In 2018, Scientific American published an article titled “The Number of Americans with No Religious Affiliation Is Rising,” which looked at the rising number of Americans who don’t identify with any religion. In 2018, a survey done by the Pew Research Center found 34 to 36 percent of millennials identify as atheist, agnostic, or just “nothing in particular."
Question 1: What differences are there between agnostics and atheists?
Question 2: How many types of agnostics and atheists exist?
Agnosticism is irrelevant. I find that many people who define themselves as agnostic are simply holding on to a hope that "something is out there," without evidence, and using the excuse that they don't know.
A god that tried to hold you accountable for not believing in it without giving you evidence of its existence would be very stupid.
Everyone is agnostic, including theists. They, like everyone else, DO NOT KNOW definitively if a god exists, that is why agnosticism is irrelevant.
Theist: theist = belief in god
Agnostic: a = without; gnostic = knowledge
Atheist: a = without; theist = belief in god
In order to know, you must have knowledge, in order to have knowledge, you must have evidence. Believers simply believe without evidence producing knowledge. An atheist accepts knowledge that evidence produces. Theists have NOT produced any evidence for gods.
This is why atheists demand proof in order to obtain knowledge and theists demand belief in order to sustain their faith.
A god is not defined by reality or existence, believers make the assertion that it is, the god makes no assertion whether it exists or not, it is therefore the believer who must then prove the assertions they make.
There have been innumerable myths over the centuries that are no more real or relevant than they were when the first fool believed the idiot who invented them, it would be foolish to hold onto a false legitimacy of a god until it has been proven, have the believer prove their nonsense or "truth" with evidence first. There would be no need to believe, just the acceptance of evidence.
I consider myself an agnostic atheist. I can't "know" for certain about all possibilities of any type of a 'god', but I don't "believe" in any of the definitions/positions I've encountered to this point.
I have to concur w/ @Tejas below (& that doesn't happen often!)
@Word , just below, well, I don't know what he's on about. Most thinking atheists openly state that if proof of any god were actually presented they would obviously not be an atheist about that god any more. Now, whether we would worship that creature is an entirely different matter. & his definition on agnosticism seems off to me, too. We lack the knowledge, & maybe the ability, to "know/prove" a god now, that does not say anything about the potential future. Our tools & understanding may be "new & improved"!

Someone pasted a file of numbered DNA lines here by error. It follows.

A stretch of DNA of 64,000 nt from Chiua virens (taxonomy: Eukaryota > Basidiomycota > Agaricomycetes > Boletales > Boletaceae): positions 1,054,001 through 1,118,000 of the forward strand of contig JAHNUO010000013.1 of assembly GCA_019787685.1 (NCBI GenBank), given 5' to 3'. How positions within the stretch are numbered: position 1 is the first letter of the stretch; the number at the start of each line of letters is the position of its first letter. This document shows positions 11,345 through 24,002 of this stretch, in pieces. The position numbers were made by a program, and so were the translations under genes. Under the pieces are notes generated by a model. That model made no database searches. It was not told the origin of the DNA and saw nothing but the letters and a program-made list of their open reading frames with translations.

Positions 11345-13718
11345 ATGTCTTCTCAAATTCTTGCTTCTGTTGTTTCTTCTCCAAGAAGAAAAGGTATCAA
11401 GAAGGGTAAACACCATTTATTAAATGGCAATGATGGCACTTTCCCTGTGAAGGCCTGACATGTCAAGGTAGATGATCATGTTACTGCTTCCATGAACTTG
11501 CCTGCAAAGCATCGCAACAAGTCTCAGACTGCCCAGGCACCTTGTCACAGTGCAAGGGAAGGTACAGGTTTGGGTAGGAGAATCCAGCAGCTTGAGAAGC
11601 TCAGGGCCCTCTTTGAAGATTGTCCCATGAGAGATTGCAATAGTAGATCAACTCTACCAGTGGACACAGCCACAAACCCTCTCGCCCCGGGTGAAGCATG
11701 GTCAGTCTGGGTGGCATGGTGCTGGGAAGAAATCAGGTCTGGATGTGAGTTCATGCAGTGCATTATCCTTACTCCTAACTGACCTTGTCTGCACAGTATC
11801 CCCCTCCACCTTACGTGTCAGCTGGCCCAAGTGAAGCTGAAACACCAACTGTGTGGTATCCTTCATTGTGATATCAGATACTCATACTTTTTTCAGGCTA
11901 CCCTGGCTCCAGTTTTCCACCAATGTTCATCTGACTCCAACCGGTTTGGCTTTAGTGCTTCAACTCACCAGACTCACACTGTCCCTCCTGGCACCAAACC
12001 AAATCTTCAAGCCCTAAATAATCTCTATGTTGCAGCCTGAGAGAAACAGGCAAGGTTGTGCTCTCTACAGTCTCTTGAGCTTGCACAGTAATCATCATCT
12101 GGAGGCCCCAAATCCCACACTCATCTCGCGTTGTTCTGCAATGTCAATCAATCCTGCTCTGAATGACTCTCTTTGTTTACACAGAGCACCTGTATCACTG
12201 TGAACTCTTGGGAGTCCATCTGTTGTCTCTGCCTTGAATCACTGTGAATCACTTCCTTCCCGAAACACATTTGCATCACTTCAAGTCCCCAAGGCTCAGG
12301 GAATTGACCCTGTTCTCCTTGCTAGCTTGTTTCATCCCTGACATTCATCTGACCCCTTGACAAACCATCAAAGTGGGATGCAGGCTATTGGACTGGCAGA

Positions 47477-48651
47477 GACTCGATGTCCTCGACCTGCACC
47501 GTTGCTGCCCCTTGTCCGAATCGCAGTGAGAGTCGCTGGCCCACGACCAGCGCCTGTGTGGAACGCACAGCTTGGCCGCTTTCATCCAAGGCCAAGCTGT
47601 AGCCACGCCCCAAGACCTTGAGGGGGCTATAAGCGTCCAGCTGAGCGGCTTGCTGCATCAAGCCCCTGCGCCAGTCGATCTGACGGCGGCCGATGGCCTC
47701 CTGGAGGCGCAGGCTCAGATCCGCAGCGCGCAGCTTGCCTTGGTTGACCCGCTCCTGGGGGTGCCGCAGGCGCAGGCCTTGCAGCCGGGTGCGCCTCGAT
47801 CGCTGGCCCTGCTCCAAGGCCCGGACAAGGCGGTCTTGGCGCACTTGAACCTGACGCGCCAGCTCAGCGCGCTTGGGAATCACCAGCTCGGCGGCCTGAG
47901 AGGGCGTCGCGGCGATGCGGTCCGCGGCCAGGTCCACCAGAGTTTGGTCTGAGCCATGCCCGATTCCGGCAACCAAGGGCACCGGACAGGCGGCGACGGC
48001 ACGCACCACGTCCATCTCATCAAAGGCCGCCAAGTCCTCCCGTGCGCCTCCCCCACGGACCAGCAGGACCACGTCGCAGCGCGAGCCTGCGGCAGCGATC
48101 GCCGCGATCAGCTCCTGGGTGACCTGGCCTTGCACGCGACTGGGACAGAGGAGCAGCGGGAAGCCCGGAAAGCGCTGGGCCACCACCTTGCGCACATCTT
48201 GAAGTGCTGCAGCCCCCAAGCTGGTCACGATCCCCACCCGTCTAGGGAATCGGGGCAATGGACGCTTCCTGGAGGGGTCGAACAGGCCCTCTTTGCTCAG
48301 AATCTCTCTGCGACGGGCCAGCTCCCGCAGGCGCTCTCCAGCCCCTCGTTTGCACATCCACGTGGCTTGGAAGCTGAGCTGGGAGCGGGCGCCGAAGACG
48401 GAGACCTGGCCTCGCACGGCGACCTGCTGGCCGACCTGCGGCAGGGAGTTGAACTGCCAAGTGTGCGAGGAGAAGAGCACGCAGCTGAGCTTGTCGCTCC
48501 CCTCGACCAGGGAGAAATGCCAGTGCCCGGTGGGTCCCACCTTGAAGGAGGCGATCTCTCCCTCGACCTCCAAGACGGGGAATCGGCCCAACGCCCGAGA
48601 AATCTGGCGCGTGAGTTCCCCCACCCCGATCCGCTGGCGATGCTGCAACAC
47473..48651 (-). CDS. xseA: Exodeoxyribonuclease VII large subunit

Despite all fancy arguments in support of agnosticism, I have never felt that it is a position but really a non position.
If someone asks me, 'Do you believe in leprechauns?' and I reply 'Yes, because I just believe they exist", then it's a position, albeit not a position based on fact. If I reply, "No, I don't, because no evidence of leprechauns exists" that's also a position and one based on evidence or rather a total lack of it. But if they reply, "well I don't know, and maybe it's impossible to know, and maybe they exist but I can't say either way," then to me that's not a position but a non position since it just means "I don't know". If someone actually said to me, "I don't reject the possibility of leprechauns so I have to say I don't know" I would think that odd and strange given that no evidence exists. I find the same thing is true when people say this about gods.
I also have never heard a convincing reply from any agnostic when I ask the question, as Bertrand Russell did, 'Are you EQUALLY agnostic about ALL gods? Are you as agnostic about the God Apollo as you are about your culture god, for example the Christian god? " If, after finally admitting that, as an agnostic you are not, then what IS your view of all those other gods? Defacto atheism, I would suggest. Is that logical consistency?
Agnosticism is theism lite.
One cannot be agnostic and claim to be atheist, it is like one claiming to be a probably dead, but you're not actually sure you are dead you are open to being proven right or wrong either way.
It is a very wish washy expression when used in relation to religious epistemology.
If you are alive you are not dead, if you think there might be a god, you are not atheist.
An atheist can only at worst acknowledge that he or she is open to actual evidence of a being that some might acknowledge as a god. This still would not, however, prove the existence of or even the possibility of a god or gods as defined in most "holy books" only the possibility of something that pretended to be such at some point in the past.
The whole concept of the Judeo-Christian definition of god is a logical impossibility